Outmanned Old Party: The GOP in Charlotte, Past and Present

Not long ago, the Republican Party was a political force here, exerting influence on budgets and policies even when they lacked majorities on the City Council and county commission. Those days have gone, and plans for the 2020 Republican convention collapsed. What happened—and what might make the pendulum swing back?
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Former Charlotte Mayor Pat McCrory (above, with wife Ann) was inaugurated as North Carolina’s 74th governor in January 2013. He announced Wednesday that he’s running for U.S. Senate in 2022.
Katy Warner, NC DOT

The longtime politician, a man who for years practically defined what it meant to be a Republican in Charlotte, ponders a question: If you ran again today, what do you think the result would be?

There’s a pause on the other end of the line. “It’d be a …” He chuckles. “Ah …,” he says, still thinking. “I could make it close. But it would be a very difficult race, and the only reason it’d be close is that the mayor’s elections are off-year elections.”

Pat McCrory would know. In another era, he won seven of them.


It seems contradictory: Charlotte agreed to host the 2020 Republican National Convention in an era when the Democratic Party dominates local politics as it hasn’t since the mid-1960s, when the ideologies of the two national parties began to realign during, and largely because of, the civil rights movement.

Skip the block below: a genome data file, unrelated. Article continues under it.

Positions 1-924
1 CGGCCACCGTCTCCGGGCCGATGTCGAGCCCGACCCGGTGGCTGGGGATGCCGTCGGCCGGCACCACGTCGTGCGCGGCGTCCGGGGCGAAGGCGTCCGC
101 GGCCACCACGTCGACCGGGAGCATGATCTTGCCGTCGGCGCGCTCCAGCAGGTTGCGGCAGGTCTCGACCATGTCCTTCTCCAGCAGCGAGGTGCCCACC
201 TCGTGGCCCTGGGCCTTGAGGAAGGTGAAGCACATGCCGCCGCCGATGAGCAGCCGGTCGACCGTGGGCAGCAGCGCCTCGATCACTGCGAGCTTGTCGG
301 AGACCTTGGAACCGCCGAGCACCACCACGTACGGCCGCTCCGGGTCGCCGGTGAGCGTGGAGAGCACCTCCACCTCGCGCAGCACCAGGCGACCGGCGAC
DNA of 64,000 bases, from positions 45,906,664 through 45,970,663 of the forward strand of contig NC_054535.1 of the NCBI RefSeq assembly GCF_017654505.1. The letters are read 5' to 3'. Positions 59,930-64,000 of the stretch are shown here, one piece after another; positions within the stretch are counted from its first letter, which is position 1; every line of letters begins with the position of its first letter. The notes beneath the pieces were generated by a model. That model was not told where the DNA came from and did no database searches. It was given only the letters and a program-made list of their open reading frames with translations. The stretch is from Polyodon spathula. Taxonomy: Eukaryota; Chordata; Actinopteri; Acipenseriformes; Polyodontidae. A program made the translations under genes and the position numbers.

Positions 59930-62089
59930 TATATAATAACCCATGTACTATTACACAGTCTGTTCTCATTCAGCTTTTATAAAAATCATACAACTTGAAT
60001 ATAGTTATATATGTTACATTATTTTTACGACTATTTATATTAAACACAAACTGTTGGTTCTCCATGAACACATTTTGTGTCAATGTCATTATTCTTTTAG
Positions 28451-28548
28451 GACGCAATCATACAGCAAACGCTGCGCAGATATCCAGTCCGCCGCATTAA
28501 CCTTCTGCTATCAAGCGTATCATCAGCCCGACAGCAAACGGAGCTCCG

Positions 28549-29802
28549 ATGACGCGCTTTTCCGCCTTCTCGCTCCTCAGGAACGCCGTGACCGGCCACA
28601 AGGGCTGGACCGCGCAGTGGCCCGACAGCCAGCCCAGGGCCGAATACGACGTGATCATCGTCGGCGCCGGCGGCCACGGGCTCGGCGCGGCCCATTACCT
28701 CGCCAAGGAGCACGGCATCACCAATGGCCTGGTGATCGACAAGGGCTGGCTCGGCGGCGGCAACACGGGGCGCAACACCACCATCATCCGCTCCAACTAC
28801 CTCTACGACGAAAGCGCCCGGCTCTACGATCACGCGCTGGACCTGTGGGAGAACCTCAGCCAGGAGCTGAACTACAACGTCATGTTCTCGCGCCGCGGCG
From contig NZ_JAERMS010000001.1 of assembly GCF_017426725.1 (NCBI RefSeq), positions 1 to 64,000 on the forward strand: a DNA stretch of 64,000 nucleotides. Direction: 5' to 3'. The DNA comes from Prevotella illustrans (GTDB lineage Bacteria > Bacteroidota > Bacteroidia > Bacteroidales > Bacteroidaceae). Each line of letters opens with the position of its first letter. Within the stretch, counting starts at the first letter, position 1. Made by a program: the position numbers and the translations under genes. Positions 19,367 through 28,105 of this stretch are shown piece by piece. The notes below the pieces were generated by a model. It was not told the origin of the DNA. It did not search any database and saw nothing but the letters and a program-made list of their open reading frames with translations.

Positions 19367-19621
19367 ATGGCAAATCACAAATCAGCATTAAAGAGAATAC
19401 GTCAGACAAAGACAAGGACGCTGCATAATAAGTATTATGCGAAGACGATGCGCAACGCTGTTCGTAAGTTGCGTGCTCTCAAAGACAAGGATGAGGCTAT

Democrats have held a 9-2 majority on the Charlotte City Council since 2011, through five election cycles. The Mecklenburg County Board of Commissioners, which last had a Republican majority in 2004, in 2018 went all-Democrat, 9-0, for the first time in 54 years. (Some members of the Charlotte-Mecklenburg Board of Education are Republicans, but school board races in Mecklenburg County are, like most nationwide and in North Carolina, nonpartisan.) The county’s legislative delegation consists of 12 representatives and five senators. Of the 17, 16 are Democrats.

For now, the only electoral seats in Mecklenburg County you could accurately describe as “reliably Republican” are for City Council districts 6 and 7 in south Charlotte, represented by Tariq Scott Bokhari and Ed Driggs. Last year, Bokhari had to fend off a respectable challenge from Democrat Gina Navarrete, a neuropsychologist and Latina immigrant who won 41 percent of the vote. (Bokhari’s 2017 Democratic opponent had won 32 percent.) The unusually strong performance by a Democrat in a traditional Republican stronghold—the wealthy, mostly white area that fans out from SouthPark—didn’t shock the second-term councilman.